For the second time in less than a week, a blast of cold arctic air has hit the South.
And residents of McDuffie and Warren counties and surrounding areas are feeling the effects, with temperatures dipping into the teens.
On Sunday afternoon, snow flurries and sleet fell in several areas of McDuffie County. There were no reports of any accumulation.
News spread quickly throughout the county when snowflakes combined with sleet began falling in the Thomson area about 3 p.m.
The event was short-lived, though. It lasted a little less than an hour.
There were no weather-related wrecks or other mishaps locally, authorities said.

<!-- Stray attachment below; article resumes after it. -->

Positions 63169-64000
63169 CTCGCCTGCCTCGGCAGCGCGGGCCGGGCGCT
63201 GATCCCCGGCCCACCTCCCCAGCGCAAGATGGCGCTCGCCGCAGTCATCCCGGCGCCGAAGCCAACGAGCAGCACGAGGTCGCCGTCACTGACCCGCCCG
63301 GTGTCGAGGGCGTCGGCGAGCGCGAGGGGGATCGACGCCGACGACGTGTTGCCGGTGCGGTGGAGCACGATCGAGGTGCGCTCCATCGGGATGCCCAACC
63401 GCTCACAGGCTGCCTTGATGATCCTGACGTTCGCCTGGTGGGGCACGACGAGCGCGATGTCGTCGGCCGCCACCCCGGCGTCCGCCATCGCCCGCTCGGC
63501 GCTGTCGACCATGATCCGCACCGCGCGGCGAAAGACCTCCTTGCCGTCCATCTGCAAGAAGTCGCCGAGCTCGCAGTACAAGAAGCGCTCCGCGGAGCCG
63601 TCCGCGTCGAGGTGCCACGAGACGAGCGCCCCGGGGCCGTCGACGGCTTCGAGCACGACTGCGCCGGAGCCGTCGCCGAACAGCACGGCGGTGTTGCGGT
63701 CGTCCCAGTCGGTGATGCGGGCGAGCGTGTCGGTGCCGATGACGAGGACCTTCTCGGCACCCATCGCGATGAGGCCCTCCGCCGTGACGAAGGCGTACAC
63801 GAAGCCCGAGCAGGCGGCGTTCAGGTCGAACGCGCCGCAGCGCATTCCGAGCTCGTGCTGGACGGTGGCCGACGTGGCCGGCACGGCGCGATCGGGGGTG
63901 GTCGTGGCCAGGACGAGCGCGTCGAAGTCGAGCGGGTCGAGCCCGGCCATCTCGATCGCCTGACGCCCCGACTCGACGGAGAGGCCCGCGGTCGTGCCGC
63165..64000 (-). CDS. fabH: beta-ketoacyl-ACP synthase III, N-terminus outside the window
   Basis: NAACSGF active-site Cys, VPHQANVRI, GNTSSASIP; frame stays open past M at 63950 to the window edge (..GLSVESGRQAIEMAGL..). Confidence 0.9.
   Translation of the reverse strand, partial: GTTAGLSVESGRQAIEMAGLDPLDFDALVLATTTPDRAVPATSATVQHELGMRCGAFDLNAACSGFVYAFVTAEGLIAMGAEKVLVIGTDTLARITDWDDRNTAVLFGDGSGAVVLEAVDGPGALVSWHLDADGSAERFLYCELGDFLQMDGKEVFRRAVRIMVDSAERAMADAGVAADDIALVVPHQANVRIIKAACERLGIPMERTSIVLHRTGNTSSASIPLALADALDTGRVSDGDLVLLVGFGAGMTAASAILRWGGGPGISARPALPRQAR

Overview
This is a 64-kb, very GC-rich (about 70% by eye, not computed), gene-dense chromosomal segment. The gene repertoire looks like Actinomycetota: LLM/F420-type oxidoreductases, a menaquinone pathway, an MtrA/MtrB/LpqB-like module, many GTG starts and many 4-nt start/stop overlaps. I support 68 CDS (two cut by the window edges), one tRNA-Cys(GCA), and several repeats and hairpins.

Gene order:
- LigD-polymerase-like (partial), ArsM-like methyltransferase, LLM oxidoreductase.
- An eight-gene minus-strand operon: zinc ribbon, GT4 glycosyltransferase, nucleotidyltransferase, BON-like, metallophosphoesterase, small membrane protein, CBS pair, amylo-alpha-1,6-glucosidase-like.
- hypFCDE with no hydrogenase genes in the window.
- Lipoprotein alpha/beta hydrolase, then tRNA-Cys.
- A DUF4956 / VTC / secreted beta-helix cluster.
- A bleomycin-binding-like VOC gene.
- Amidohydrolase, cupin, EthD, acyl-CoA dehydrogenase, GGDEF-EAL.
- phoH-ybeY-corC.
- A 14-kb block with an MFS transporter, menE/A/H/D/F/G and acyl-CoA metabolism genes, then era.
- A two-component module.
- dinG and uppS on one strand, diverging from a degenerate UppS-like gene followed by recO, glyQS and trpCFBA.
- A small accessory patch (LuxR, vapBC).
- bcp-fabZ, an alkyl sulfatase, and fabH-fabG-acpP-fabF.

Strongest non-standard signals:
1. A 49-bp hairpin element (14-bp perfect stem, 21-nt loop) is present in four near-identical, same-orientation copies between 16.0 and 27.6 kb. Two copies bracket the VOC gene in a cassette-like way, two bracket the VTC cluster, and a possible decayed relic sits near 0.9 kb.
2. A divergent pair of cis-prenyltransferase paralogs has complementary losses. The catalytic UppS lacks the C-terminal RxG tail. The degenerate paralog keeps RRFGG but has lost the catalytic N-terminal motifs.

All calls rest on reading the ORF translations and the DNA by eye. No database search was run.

Gusty winds, packing speeds of better than 25 mph howled from Sunday afternoon through Monday.
At times, winds reached as high as 40 mph in the Thomson area. Blustery conditions continued through Tuesday. Temperatures plummeted to 23 degrees Monday morning and rose to just above freezing at 37 degrees.
Lake wind advisories were posted.
Factoring in the winds with the temperatures, it felt like 10 degrees Monday morning, according to Steve Ferguson, a disc jockey with WTHO Radio Station in Thomson.
It's the second blast of cold arctic air to dip this far south in a week's time.
Much of last week, temperatures actually were 25 degrees below the average for this time of the year.
Patchy ice formed along many neighborhood streets and in downtown Thomson and Warrenton on Monday morning.
Several patches of ice could be seen along Tom Watson Way in Thomson.
The forecast for the remainder of this week calls for unusually cold temperatures in the morning hours. The high temperatures were expected to climb into the 40s.